'It's About The People': Installation That Recreates Protest Signs To Hit The Streets During Basel

Dec 6, 2018
Originally published on December 10, 2018 11:03 am

Jason Lazarus is turning protest into art in Miami.

His installation, “A Century of Dissent: Miami!,” is tucked inside a former downtown Miami mall that Mana Contemporary uses as an arts center. Lazarus, a photographer by training and now an art professor at the University of South Florida in Tampa, invites the public to reconstruct protest signs used locally in the past.

“I like to think of the project as simultaneously about past, present and future," he said. "The study or the embodiment of the past loses its value if we don't think of ourselves as present artists or citizens."

Most of the works in the project are from protests held in recent years. 

For example, the orange message “I.C.E. Out of Miramar” is emblazoned on a makeshift blue tent. The works were from a July 2018 rally in which immigration activists called for closing the Miramar ICE facility amidst the Trump administration's controversial family separation policy. Other signs criticize gentrification in Little Haiti and political leaders such as Sen. Marco Rubio and Venezuelan President Nicolas Maduro.

Lazarus spoke with WLRN’s Alexander Gonzalez about the project and how it will take the streets on Sunday as a procession – an homage to the signs’ original purpose as performative politicking.

WLRN: On Sunday, you're going to have this procession. What does that look like? I'm imagining some kind of parade, right? 

LAZARUS: The procession is a way to take these signs off the wall or out of an installation context. It allows us a chance to celebrate the signs that have been recreated so far.

When did you first become aware of protest signs?

I studied photography at Columbia College in Chicago, and my photography led me into concerns of social justice. Those concerns then led me to protest signs.

During Occupy Wall Street I was fascinated by the speed and the complexity of the event. I had traveled some and been able to attend gatherings in New York City, Chicago and Tampa. But it occurred to me that I didn't want to go to the protests and be focused on just collecting physical signs. I thought to myself, If I recreate protest signs based on images that I was seeing online, that not only could I collect the signs, but I could collect signs that were popping up simultaneously all over the world.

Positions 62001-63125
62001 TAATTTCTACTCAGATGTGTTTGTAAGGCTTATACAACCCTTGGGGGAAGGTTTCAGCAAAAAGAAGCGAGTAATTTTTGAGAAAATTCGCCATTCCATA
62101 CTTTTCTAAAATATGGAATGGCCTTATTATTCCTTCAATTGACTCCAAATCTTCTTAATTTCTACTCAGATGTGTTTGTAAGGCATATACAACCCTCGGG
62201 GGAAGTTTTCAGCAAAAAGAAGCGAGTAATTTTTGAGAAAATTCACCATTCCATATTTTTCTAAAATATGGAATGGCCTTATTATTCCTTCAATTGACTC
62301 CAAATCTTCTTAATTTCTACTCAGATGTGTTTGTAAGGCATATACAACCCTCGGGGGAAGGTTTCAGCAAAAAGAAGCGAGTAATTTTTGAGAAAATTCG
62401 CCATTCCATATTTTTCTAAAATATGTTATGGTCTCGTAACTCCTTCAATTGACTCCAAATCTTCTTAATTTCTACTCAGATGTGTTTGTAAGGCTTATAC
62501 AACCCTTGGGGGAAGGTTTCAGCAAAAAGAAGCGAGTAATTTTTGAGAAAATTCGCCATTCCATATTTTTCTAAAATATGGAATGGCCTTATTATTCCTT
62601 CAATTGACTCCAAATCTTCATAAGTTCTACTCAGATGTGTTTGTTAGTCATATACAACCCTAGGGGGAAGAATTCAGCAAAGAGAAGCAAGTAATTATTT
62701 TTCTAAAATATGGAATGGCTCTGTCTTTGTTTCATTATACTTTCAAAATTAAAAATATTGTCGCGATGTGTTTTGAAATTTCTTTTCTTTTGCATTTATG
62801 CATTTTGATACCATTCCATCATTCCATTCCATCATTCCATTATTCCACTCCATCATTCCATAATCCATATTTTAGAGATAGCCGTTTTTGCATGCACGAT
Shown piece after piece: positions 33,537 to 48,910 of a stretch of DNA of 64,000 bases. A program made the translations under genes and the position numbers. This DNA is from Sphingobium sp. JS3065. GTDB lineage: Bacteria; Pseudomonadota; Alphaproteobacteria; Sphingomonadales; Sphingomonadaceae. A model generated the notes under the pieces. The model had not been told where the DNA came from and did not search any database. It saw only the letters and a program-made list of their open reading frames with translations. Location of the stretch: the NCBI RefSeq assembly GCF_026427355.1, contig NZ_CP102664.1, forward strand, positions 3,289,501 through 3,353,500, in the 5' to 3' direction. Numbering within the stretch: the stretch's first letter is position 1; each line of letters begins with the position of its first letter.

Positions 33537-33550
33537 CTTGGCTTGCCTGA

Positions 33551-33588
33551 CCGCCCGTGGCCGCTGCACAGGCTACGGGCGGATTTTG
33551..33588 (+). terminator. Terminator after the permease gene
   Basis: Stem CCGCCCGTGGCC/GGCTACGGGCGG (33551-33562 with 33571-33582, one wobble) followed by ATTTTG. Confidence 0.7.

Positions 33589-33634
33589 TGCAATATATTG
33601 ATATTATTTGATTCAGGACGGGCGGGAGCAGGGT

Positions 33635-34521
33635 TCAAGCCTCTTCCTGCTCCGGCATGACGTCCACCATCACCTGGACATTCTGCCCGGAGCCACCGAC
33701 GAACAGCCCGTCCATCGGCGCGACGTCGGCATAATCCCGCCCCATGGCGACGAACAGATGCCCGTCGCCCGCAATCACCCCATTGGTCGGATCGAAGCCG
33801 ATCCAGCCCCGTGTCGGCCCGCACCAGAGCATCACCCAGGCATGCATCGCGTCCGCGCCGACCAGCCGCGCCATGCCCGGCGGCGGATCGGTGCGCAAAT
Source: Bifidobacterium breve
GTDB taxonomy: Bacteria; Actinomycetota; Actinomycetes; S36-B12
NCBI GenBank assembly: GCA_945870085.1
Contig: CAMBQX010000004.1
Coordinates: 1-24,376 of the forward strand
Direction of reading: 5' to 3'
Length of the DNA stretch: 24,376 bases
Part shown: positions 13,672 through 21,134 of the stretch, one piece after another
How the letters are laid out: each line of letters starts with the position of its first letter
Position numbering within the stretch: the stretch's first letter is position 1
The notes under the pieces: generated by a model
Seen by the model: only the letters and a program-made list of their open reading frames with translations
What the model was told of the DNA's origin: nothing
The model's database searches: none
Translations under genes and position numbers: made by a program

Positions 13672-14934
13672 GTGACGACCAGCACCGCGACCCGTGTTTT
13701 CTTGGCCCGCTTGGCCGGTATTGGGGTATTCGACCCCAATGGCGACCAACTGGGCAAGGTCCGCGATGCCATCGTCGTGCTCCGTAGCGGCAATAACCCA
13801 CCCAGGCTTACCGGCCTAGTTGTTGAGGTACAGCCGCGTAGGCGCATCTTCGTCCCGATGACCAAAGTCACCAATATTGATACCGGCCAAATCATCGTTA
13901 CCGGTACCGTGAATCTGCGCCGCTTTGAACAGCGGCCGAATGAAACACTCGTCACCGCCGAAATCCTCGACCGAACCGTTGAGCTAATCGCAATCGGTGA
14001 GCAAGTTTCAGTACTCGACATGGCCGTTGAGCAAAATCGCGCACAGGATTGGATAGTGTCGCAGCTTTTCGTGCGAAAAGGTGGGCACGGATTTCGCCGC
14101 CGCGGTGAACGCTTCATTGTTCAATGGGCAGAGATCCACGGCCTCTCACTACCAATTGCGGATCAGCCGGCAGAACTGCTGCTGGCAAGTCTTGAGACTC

One of them is "Little Haiti is not for sale. Hashtag I love Little Haiti."

This protest site was used in December 2015 as Art Basel was approaching. In this case, there was a coalition of community activists, business owners and residents who had a message for the developers that they don't want Little Haiti to become the next Wynwood.

You've done a version of this project in Harlem. I'm wondering, how was that experience different from what you're experiencing in Miami?

There are more similarities than differences. One of the hot topics of discussion and protests in East Harlem, where I was in residence, was essentially gentrification concerns. Both Harlem in New York City and Little Haiti in Miami have a shared sense of urgency and in fact are in the midst of these transformations.

There's another one: a white flag that spells "brutality."

In 2014, there was a demonstration that took place on Interstate 95 during Art Basel. It shut down the highway. This was protesting police brutality. This is a great moment where activists really seize upon the biggest optical moments of a city.

There's a photograph by a Miami photographer Cendino Temé, and he made a whole photo series called "No More Blues." He's given his blessing that a detail from one of his photographs, this feather flag, is being recreated. It's particularly pointed that four years later, a recreation of this 12-foot flag is going to be hitting the streets in Miami during Basel.

Is there any sort of comment on Art Basel in all of this?

Basel already has a robust commercial element that's well established. What a "Century of Dissent" does is it aims to make and broadcast work that is made with the people. It's about the people, and its future is interdependent on the community.

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